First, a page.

By Jonathan Imbody
Editor’s note. This appeared in an abbreviated form as a letter to the editor in the Washington Times and is reprinted with permission.
The news article, “Assisted-suicide advocate Kevorkian dies,” (National, Monday) reports that “Right-to-die groups hope the passing of Jack Kevorkian, who assisted in about 130 suicides in the 1990s, will shine the spotlight on the practice they call ‘aid in dying.'”
So do assisted suicide and euthanasia opponents, because the more evidence is revealed, the more people recognize the injustice and danger of the deadly practice.
As a recently published medical journal article reveals, despite supposedly airtight legal “safeguards” erected around assisted suicide in the U.S. and Europe and euthanasia in Europe:
· Patients are being put to death without consent–an estimated 900 annually in the tiny country of The Netherlands, which formally legalized medical killing in 2001.
· Depressed patients are dying without help: “In 2007, none of the people who died by lethal ingestion in Oregon had been evaluated by a psychiatrist or a psychologist.”
· Doctors are hiding euthanasia from authorities: “… in one jurisdiction, almost 50% of cases of euthanasia are not reported.”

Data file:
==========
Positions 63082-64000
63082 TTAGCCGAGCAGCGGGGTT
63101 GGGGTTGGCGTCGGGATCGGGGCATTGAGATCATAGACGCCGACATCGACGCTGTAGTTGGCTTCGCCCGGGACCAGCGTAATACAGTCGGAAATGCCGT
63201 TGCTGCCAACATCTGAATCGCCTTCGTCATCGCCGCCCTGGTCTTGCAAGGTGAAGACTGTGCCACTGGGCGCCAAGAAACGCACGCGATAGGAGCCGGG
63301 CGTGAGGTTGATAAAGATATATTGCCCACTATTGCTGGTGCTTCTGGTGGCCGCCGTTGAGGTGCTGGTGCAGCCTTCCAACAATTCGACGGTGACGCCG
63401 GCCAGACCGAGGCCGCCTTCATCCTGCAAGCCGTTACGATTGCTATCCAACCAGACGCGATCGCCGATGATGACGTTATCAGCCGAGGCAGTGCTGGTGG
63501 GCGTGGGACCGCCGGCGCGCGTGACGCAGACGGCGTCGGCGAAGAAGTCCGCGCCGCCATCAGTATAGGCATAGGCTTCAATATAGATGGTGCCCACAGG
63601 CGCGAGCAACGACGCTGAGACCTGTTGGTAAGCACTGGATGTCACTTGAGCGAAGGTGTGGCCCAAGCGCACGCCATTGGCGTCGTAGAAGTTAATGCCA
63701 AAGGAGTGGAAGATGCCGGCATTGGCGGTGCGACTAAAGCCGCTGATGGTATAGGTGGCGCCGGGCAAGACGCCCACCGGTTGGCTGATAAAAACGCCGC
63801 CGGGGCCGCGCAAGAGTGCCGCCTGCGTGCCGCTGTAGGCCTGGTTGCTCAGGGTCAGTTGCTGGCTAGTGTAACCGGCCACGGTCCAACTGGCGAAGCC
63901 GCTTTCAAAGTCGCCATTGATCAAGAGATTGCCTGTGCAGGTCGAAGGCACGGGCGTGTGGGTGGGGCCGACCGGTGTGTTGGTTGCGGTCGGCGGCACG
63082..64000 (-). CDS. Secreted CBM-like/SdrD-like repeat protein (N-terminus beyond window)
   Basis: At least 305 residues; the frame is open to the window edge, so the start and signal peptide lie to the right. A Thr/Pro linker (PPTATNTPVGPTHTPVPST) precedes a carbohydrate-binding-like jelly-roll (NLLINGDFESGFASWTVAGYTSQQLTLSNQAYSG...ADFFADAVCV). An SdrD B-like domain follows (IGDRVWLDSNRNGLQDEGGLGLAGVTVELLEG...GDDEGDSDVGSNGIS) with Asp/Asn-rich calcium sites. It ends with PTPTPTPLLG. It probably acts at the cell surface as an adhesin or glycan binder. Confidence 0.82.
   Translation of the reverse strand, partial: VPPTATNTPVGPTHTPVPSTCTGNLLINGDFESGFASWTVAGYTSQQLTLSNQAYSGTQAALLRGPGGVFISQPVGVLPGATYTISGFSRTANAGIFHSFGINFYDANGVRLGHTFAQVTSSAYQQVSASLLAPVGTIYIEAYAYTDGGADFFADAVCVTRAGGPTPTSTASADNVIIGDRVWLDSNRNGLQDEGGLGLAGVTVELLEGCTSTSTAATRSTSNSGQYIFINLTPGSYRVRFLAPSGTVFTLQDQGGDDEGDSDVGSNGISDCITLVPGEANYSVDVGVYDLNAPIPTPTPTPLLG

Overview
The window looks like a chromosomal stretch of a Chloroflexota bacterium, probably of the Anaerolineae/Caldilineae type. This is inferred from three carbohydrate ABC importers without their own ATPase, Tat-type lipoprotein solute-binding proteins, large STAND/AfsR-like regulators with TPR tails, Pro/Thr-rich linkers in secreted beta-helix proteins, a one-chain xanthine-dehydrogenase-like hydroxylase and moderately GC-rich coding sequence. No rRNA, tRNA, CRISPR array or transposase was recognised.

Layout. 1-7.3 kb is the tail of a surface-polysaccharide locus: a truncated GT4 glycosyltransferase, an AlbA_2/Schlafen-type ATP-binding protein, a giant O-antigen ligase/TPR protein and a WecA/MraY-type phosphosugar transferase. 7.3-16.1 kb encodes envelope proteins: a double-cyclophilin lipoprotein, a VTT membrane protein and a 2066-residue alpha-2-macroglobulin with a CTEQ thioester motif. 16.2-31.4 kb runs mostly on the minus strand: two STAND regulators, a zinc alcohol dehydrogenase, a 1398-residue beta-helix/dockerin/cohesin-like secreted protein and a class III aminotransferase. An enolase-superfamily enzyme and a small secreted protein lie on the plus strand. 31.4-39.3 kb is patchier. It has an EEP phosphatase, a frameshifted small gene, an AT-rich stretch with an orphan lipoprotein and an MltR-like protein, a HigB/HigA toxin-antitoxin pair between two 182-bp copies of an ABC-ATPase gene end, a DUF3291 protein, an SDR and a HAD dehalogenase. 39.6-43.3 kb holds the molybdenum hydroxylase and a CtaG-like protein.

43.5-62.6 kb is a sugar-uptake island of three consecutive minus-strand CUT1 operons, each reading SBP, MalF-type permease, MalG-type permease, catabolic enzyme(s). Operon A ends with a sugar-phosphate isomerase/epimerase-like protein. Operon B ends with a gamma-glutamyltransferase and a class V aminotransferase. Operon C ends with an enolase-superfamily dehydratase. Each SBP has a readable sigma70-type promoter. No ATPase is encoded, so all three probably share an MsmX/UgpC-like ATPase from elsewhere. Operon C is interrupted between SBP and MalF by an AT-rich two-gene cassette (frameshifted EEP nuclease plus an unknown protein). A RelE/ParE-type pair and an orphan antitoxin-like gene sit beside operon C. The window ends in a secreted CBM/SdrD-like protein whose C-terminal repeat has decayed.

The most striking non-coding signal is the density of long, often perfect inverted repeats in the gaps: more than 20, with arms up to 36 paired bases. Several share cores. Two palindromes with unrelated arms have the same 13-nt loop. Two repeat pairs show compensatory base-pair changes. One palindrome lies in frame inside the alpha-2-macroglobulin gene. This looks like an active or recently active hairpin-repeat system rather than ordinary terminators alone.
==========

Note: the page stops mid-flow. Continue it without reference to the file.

· A requirement for a second, supposedly objective consultation on assisted suicide in Oregon has been filled by one biased suicide-advocate doctor in 58 of 61 consecutive cases.
· The social slippery slope is expanding euthanasia without limit, now including newborns judged to have “no hope of a good quality of life,” children aged 12–16 , the non-terminally ill, depressed patients and, if Dutch organized medicine has its way, anyone who is “over the age of 70 and tired of living.”
· Palliative (comfort) care is giving way to cost-efficient medical killing. One Dutch physician explained, “We don’t need palliative medicine; we practice euthanasia.”
Suicide lobbyists often try to paint opposition as solely religious, claiming that Christians are trying to force their beliefs on everyone (as if everyone except Christians had a First Amendment right to voice their values in the public square). Many Americans do see a strong moral imperative in the commandment, “Thou shalt not kill.”
Yet even from a purely pragmatic and evidentiary viewpoint, assisted suicide and euthanasia remain the quickest path to a tragic loss of autonomy and a death without dignity.
JONATHAN IMBODY is Vice President for Government Relations, Christian Medical Association